Why would I want a limited divorce?
People seek limited divorces for several reasons. Some of these reasons include:
- Possible reconciliation: If a couple wishes to continue working on the marriage while living apart, a limited divorce can help sort out finances, custody, etc. during the separation. Additionally, sometimes one spouse just needs to work on issues separately, but intends to return to the marriage at a future date.
- Benefits: Many people choose to remain legally married, despite separation, in order to remain on a spouse’s health insurance plan through his or her employer.
- Religious reasons: Some couples have religious beliefs that forbid them from getting divorced, therefore a limited divorce will allow them to live separately while remaining technically married.
Limited divorces are similar to a permanent, or absolute, divorce, with some key differences. For example, since you are still legally married under a limited divorce, neither you nor your spouse may legally remarry anyone else. Furthermore, neither you nor your spouse may have sexual relations with another person without technically committing adultery. Such adultery may then be adequate grounds for an absolute divorce if your spouse wishes to seek one.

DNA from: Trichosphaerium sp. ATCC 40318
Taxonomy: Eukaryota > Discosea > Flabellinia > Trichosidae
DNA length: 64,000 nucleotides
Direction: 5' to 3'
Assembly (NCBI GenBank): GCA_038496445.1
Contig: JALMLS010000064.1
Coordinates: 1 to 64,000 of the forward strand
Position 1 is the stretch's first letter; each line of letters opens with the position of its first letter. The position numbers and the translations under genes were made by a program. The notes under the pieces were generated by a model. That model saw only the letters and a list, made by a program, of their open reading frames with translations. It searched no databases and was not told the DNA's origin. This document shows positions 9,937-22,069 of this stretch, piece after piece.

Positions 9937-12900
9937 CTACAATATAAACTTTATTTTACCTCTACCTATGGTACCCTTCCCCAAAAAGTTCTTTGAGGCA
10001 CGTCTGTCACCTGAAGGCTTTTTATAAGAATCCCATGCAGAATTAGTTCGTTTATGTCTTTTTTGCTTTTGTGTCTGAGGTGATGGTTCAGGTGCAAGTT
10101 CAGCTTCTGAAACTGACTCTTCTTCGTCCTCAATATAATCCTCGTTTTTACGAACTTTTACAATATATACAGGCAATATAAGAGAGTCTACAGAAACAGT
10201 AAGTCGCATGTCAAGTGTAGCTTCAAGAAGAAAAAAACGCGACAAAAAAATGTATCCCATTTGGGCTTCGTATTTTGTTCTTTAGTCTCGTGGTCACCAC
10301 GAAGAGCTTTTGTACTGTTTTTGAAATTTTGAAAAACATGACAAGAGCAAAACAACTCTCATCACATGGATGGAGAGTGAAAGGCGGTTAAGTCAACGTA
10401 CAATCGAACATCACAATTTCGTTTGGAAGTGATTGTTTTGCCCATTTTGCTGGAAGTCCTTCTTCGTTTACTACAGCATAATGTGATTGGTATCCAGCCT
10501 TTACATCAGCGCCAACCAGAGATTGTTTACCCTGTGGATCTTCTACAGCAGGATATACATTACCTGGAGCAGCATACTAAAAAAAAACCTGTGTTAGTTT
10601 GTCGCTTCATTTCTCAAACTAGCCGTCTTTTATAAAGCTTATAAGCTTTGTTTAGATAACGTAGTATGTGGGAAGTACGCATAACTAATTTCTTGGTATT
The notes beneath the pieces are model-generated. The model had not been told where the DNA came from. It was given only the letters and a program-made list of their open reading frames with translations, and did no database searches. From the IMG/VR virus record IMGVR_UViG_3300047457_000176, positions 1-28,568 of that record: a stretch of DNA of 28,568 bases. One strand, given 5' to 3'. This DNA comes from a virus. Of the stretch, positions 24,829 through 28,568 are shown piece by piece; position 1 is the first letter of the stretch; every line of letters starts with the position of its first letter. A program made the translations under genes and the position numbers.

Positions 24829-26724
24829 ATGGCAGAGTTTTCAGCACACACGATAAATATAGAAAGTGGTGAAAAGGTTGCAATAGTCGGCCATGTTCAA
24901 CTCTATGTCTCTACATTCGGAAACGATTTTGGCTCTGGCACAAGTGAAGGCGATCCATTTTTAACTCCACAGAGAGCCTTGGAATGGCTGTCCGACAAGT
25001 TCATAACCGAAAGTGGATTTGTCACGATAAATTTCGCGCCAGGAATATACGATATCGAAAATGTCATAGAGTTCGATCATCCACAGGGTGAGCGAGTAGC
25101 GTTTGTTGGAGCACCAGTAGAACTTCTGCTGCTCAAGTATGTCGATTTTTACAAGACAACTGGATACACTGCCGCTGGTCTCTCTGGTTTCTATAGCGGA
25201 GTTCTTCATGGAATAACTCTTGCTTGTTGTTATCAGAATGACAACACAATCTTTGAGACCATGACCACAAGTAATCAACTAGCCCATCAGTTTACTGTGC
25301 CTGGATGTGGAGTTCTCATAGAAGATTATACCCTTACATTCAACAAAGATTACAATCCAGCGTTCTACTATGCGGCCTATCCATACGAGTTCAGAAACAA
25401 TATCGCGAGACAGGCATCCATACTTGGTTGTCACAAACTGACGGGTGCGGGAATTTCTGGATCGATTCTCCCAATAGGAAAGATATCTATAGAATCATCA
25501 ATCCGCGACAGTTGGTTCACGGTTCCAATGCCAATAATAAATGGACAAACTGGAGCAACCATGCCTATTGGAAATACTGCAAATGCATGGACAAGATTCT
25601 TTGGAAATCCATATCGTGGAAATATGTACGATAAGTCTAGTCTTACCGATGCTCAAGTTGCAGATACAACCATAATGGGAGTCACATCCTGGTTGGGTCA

Limited divorces are a good solution for certain couples. Do not hesitate to contact the offices of family law attorney Raymond B. Benzinger if you have any questions regarding your options.
25 Nov 2013
A Virginia court will not simply grant a divorce because two people ask for one. Divorce is a permanent and drastic measure for a married couple, one which courts do not consider lightly. Therefore, when you petition a court in Virginia for a divorce, you must give a reason. These reasons are called “grounds.” The acceptable grounds for divorce vary from state to state, so you should always consult with a family law attorney familiar with Virginia law if you plan to file for divorce in Virginia. Furthermore, you cannot simply make up grounds for divorce and expect the court to believe you, because the court will require you to provide evidence of the grounds you stated.